What Is Early Neutral Evaluation - ENE? - Alternative Dispute Resolution, ADR - by Erica Garay, MSEK ADR Attorney

WHAT IS EARLY NEUTRAL EVALUATION AND HOW CAN IT HELP COUNSEL AND CLIENTS?

March 6, 2012

Written By: Erica Garay, ADR Attorney, Meyer, Suozzi, English & Klein, P.C.

What is ENE?

“Early Neutral Evaluation” [ENE] is a type of Alternative Dispute Resolution [ADR], by which counsel retain a neutral third party to help them analyze legal (and factual) issues and to reduce litigation time and expense, thereby assisting the parties in resolving their disputes. In some ways, it is a combination of “facilitative” and “evaluative” mediation.

ENE helps parties pinpoint the strengths and weaknesses of each side’s case. It usually takes place after some exchange of discovery has taken place, although the Evaluator can assist the parties in exchanging information so that the process is successful.

After choosing an Evaluator, counsel will “meet” with the Evaluator over the phone, to schedule the process. Counsel can advise if certain discovery or information is needed. The Evaluator will receive copies of the important pleadings and schedule the service of position statements that outline the facts that are undisputed and in dispute, the major legal issues, and the party’s position on the legal issues. After reviewing such, the Evaluator will advise whether he/she needs further briefing or oral argument to narrow the focus on the facts and legal issues in dispute, and, if not, will focus the parties on the factual and legal issues in dispute (and give each side an opportunity to comment on such, as well as to point out other factual or legal disputes). Another round of focusing and position statements may take place; the Evaluator uses joint sessions, akin to an oral argument to further focus the parties. Each side is asked pointed questions, and can possibly ask each other questions. However, the parties are not examined or cross-examined.

The Evaluator, after considering each side’s positions, will provide an analysis or a list of questions that focus on the possible weaknesses, and to explore the perceived strengths. This may also serve as an opportunity for the parties to stipulate to facts that are not in dispute. The Evaluator at each stage will give the parties an opportunity to discuss settlement. The Evaluator may shift his/her role to that of a neutral Mediator, to assist the parties in exploring settlement options, if requested to do so. The Evaluator can assist the parties in focusing on the areas for discovery, too. Finally, if resolution is not achieved, the Evaluator can follow up with the parties to see if there are future opportunities to explore settlement.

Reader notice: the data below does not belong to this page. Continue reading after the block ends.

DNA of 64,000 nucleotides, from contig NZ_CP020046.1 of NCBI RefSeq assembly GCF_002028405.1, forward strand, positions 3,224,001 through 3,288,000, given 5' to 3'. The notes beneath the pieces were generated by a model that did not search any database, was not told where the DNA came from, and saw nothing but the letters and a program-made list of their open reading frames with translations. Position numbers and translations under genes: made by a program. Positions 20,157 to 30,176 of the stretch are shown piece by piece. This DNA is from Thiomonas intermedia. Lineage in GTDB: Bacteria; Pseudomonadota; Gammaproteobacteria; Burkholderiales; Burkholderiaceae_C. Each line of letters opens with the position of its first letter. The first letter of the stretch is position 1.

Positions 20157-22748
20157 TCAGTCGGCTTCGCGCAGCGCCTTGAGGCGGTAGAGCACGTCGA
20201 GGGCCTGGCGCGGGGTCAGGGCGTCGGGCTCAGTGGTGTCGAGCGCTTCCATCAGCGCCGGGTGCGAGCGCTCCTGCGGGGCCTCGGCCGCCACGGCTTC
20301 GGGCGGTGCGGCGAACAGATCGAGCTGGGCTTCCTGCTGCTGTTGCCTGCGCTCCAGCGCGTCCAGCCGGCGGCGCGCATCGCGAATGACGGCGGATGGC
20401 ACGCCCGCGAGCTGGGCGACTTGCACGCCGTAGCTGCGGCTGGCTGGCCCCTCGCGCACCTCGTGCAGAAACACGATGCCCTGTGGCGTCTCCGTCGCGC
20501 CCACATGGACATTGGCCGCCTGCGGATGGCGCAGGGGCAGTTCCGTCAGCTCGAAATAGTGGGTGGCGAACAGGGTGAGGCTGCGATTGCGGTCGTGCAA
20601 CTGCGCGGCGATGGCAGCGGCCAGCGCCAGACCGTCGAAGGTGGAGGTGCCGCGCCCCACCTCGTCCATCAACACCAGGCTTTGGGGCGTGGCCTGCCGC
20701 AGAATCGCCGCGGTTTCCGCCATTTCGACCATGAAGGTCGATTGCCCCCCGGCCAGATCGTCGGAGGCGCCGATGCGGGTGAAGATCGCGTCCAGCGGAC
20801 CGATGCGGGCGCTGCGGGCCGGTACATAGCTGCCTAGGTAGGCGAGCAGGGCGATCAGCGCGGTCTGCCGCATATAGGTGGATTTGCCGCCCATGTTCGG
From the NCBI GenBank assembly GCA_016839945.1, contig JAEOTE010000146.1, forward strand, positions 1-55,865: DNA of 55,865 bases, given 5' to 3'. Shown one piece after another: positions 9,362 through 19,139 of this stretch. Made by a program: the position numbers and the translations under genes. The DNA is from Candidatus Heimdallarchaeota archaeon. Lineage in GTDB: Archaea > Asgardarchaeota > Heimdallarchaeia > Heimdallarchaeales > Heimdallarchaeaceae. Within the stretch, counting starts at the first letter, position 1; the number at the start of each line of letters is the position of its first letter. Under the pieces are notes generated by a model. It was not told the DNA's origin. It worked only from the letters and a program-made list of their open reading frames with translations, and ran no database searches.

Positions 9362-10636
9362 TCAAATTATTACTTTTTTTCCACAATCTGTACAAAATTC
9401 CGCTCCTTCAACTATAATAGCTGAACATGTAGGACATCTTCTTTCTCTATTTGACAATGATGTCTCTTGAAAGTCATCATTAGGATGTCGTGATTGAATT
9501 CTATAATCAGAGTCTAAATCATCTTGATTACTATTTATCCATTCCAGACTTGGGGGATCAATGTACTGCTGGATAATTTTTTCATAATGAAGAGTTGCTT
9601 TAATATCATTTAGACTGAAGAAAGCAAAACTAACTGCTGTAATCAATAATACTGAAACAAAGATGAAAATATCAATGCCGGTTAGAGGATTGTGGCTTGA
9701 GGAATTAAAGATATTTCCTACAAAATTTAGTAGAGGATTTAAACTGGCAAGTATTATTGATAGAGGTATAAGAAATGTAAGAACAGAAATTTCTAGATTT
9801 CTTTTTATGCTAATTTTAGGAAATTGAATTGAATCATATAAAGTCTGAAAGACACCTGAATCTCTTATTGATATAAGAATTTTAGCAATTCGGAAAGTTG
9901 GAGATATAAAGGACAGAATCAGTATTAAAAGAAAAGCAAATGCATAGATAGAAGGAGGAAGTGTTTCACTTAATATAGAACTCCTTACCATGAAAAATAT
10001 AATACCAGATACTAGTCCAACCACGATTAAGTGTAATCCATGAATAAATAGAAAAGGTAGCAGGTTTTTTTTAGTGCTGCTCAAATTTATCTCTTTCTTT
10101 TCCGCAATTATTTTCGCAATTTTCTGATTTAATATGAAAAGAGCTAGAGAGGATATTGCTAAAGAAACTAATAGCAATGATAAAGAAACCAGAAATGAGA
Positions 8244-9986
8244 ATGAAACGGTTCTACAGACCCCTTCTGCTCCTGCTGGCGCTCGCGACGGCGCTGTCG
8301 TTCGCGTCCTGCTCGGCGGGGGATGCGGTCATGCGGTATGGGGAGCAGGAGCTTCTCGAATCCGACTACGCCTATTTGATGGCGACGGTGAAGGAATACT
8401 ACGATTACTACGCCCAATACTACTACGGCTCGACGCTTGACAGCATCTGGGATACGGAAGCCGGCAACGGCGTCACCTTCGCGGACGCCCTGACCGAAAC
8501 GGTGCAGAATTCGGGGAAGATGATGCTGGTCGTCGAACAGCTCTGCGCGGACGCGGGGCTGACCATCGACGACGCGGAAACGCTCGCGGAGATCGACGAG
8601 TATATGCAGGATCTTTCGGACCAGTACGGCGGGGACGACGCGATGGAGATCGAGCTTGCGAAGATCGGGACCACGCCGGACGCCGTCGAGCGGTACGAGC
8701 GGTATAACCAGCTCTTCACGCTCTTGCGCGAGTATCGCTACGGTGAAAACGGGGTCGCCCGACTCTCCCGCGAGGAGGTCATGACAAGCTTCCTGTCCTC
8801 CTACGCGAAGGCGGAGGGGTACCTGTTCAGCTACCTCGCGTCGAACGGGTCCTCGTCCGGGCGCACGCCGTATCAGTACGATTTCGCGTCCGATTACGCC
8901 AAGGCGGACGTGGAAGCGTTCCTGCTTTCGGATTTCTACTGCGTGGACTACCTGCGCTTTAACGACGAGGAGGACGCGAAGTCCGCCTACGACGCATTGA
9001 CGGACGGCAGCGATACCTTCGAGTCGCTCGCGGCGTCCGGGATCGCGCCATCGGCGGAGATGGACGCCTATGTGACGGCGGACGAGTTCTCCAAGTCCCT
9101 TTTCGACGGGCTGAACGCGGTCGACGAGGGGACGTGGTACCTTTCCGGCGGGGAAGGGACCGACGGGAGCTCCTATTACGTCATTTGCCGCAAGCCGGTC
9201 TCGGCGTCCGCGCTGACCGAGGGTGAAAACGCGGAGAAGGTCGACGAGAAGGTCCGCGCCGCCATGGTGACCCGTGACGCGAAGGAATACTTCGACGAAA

Why ENE?

•ENE gives parties and counsel “their day in court” – that is, having an experienced, well-regarded neutral give an objective view of the positions that they have taken in a dispute.

•ENE helps the parties facilitate their discussions – without being perceived as being weak, or not having confidence in their case

•The obvious: the parties and their counsel get an objective view of their case from a neutral person with expertise.

•ENE helps the parties focus on their strengths and weaknesses

•ENE can help where there is a party or a lawyer who over-plays his/her case

•ENE can help an attorney convince his/her own client see weaknesses, especially if counsel believes (rightly or wrongly) that merely suggesting settlement, or pointing out weaknesses in a case will be perceived by the client to be a lack of confidence

•ENE, by narrowing issues, can assist in streamlining discovery and motion practice, thereby reducing the costs of litigating a case

When can you use ENE?

To be most effective, ENE requires that there have been an exchange of sufficient information so that the real issues (factual and legal) can be explored and targeted. If used at an early stage, the Evaluator can help the parties exchange information or target the few depositions that are truly needed, to ensure that everyone – including the Evaluator – has sufficient information on hand to analyze the disputes properly.

How do you choose an Evaluator?

An Evaluator should be a competent and experienced attorney, with an expertise in the substantive issues in dispute. The Evaluator should be trained in ADR, including evaluation and mediation techniques.

Parties should not expect their judge to be an Evaluator, as the court dockets simply are too crowded to permit the time and attention that ENE requires.

What qualities do you want in an Evaluator?*

*For complete article, see pdf below.

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